It’s indisputable that digital transformation is occurring in real estate and changing the way people buy and sell houses. Nowhere around the world is this more evident than in the U.K., where upstart online agencies like Purplebricks have captured market share and are growing fast.
Often, we spend most of our time looking at the disruptors. But for every disrupter, there are those being disrupted. In this case that’s Countrywide, the U.K.’s largest estate agency group.
Countrywide’s stock price is down over 50 percent during the past 12 months, shedding hundreds of millions of pounds in value.
But the firm hasn’t stayed still; in 2016 it launched its own online offering, which is now rolling out across its massive network. But while credit should be given for moving early and quickly, Countrywide’s strategy raises serious questions around the viability of the offering and if it was, in fact, designed to fail.
Countrywide is the largest estate agency group in the U.K. Founded in 1986 following the acquisition of two estate agencies by Hambros, the company grew through sustained acquisitions of businesses such as Nationwide and John D Wood estate agents.
Today it employs 11,300 personnel across 1,500 branches under 47 high street brands.
Trading as a property services business, rather than simply an estate agency, Countrywide provides a range of services to homebuyers, sellers, renters and landlords.
Countrywide has been the hardest hit estate agency incumbent in the U.K.
The perfect storm of macro economic factors affecting the housing market combined with the rising competition from online agencies has brought immense pressure on its business.
This has come about in the context of an organization that was not known for the robustness or depth of their technology systems before the market dynamics changed.
Purplebricks is the largest of a new breed of online agencies. Its proposition to homeowners is a low, fixed-fee, combined with smart technology to save consumers thousands of pounds when selling their home.
Together, these firms have captured 6 percent of the market in the U.K., and continue to grow.
To illustrate their different fortunes and trajectories, the chart below shows share price changes over the past 16 months for Countrywide (orange) and Purplebricks (blue):
Countrywide’s stock price has taken a hammering. Meanwhile, Purplebricks’ market cap is greater than the two largest listed estate agency groups in the U.K. combined, showing a clear picture of where the investment community sees the future of the industry.
If the investment community was bearish on the entire real estate market, Purplebricks’ market cap would be much lower. But the reality of the markets shows a clear preference toward where the future lies.
This market pressure is affecting all estate agency groups in the U.K. The chart below shows how three of the largest players have seen their revenues and profits impacted over the past 12 months. Countrywide is not alone, but it has been the hardest hit:
We’re at a pivotal point for the entire industry and for Countrywide in particular.
This is a business in decline, and the line between death spiral and a rebirth is razor thin. The chart below shows the Countrywide story as only numbers can do: flat revenues and decimated profits.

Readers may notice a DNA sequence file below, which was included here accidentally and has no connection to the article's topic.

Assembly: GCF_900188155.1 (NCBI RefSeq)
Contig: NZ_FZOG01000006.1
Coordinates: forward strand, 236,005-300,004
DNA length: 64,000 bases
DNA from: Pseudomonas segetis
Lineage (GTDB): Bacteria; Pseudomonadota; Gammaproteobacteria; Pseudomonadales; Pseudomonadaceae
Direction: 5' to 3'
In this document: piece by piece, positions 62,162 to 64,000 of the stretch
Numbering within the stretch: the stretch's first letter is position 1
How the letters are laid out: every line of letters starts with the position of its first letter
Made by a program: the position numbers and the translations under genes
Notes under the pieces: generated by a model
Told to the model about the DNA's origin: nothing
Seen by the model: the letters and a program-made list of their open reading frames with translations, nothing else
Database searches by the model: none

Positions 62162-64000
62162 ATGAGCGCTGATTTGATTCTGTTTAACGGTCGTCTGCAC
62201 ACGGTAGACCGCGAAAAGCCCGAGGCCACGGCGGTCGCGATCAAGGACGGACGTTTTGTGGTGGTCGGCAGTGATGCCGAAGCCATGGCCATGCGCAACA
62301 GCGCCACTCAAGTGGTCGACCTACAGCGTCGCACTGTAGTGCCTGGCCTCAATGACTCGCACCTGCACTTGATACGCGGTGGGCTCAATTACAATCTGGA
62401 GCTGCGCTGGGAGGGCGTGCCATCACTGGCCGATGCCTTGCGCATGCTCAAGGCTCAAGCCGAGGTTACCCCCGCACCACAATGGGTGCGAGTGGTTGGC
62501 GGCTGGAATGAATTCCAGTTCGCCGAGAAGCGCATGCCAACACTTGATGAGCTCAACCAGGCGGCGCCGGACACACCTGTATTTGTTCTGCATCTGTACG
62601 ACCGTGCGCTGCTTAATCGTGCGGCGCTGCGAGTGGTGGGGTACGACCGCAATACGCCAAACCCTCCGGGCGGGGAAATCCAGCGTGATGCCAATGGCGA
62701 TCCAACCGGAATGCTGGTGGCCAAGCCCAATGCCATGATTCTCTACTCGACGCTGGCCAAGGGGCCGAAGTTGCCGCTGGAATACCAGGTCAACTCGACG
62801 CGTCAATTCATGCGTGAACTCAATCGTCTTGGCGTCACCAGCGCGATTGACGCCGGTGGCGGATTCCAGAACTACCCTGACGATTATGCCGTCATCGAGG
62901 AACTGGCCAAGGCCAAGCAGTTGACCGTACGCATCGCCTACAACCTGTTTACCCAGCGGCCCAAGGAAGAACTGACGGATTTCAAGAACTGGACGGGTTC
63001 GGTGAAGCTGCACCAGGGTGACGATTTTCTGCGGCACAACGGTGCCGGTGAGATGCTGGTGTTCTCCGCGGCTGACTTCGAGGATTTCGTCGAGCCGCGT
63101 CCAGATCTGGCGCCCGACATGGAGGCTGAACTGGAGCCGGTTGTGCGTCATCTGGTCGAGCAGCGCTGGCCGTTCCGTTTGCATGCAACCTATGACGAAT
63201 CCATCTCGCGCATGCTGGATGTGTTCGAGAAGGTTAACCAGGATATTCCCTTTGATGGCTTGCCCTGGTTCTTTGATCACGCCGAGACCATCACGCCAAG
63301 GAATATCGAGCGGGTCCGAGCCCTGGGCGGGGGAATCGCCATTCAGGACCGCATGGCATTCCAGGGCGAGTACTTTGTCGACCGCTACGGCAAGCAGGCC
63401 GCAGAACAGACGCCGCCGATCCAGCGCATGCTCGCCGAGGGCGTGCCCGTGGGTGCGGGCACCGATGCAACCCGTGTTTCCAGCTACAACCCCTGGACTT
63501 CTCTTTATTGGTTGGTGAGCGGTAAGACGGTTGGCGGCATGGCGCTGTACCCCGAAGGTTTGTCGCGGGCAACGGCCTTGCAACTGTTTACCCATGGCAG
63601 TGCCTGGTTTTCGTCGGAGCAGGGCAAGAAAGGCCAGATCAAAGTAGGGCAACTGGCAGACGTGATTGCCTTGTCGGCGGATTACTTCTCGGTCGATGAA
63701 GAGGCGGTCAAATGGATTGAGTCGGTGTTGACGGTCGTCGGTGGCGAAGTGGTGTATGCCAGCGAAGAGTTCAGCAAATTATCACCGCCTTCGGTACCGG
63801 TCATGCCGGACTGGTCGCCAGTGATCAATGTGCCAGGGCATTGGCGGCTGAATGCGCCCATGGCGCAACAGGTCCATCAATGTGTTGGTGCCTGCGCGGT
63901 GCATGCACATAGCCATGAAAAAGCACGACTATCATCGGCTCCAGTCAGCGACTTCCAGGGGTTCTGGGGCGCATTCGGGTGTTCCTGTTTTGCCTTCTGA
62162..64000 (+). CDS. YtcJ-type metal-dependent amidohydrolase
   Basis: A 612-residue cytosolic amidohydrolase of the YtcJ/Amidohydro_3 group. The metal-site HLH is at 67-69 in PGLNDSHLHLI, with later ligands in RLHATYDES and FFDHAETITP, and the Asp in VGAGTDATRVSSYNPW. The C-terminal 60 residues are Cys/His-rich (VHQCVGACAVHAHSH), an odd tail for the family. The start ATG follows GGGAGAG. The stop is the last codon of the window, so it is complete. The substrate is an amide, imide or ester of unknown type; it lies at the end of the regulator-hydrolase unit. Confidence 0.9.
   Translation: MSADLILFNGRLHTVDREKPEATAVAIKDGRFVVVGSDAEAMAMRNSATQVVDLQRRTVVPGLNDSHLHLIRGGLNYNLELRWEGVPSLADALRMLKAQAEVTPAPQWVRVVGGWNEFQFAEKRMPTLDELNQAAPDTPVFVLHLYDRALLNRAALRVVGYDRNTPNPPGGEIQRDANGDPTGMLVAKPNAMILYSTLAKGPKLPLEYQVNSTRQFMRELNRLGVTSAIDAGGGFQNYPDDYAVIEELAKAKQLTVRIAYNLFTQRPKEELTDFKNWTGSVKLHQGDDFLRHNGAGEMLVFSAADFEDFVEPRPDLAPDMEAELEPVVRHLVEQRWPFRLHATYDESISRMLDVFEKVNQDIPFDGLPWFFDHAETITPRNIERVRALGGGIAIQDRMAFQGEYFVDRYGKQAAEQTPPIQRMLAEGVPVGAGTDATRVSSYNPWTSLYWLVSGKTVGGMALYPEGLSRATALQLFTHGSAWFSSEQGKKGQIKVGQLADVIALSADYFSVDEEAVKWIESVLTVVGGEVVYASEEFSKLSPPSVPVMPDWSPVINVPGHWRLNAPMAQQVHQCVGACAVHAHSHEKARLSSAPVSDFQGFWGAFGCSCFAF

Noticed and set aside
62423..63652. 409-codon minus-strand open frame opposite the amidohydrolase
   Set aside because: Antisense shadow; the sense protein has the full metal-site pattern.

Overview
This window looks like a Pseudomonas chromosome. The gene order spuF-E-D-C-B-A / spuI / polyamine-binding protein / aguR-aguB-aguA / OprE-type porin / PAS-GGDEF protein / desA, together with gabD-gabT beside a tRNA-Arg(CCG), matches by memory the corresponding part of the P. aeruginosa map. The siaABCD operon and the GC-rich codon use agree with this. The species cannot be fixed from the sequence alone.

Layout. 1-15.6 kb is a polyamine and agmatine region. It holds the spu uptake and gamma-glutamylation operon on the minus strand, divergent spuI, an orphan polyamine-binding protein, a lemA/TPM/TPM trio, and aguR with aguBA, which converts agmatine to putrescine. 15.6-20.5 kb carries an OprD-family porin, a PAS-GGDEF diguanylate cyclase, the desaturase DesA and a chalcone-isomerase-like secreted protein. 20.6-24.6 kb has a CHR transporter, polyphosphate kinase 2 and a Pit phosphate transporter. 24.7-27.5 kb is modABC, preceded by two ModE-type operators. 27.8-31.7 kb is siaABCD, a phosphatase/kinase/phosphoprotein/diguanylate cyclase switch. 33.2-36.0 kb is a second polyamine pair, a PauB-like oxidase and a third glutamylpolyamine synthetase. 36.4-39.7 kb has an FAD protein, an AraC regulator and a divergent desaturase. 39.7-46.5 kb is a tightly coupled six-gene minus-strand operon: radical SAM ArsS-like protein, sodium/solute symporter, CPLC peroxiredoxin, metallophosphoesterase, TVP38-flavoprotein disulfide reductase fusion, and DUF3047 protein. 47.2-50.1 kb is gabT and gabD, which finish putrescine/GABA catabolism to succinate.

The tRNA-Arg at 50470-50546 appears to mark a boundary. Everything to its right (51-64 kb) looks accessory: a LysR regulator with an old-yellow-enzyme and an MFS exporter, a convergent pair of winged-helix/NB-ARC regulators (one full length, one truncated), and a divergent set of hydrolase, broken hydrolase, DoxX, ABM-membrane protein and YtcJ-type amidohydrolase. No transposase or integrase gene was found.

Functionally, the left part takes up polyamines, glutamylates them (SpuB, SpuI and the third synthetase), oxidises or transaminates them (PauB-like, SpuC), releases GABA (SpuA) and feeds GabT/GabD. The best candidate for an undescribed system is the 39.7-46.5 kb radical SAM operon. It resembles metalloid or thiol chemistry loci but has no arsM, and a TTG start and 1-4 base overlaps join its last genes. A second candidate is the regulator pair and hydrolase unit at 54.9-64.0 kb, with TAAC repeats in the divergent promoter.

Anthony Codling, an analyst at the investment banking group Jefferies — which has previously acted for Countrywide — sums up his position: “Although Countrywide may be down, it is not out and if what doesn’t kill us makes us stronger, we expect the group to emerge strongly from the storm once it has run its course.”
But it is still unknown if this will kill Countrywide. Only time — and its strategy to combat the rising tide of online agencies — will tell.
Countrywide’s strategy became clear in 2015 and has two main pillars under the title “Building Our Future.”
These efforts resulted in the pilot launch of its new, online offering in May 2016, and the closing of 200 branches and four brands in 2016 (leaving Countrywide with 991 branches and 47 brands).
The restructuring of its business didn’t come cheap; £8.1 million of redundancy costs and £15.8 million of property closure costs, plus a £19.6 million goodwill impairment charge.
The investment in the new technology platform was an outsourced build, rumored to cost an additional £6 million, while salary expenses for the year increased £6 million to £366 million.
Clearly, Countrywide is spending significant cash and investing in both pillars of the strategy. It has also executed both pillars simultaneously, which must have caused significant cultural challenges among the workforce at a time when laser focus on the online pilot — instead of restructuring — was critical.
Countrywide sensibly rolled out its new online offering across three test markets. This allowed it to get to market fast, collect real customer feedback, and (we assume) incorporate that feedback back into the product.
The data below tracks Countrywide’s daily listings via the three brands used to pilot the scheme and shows that overall listings are down versus the previous pre-pilot performance:
Countrywide ran its pilot and subsequently launched its online offering under its existing brands and corporate structure. It is positioned as an additional service, rather than as a separate offering, as evidenced from the messaging below.
This means that the new offering — which is being offered at a fraction of the cost of existing services — is operating within the same cost structure, making it difficult to turn a profit.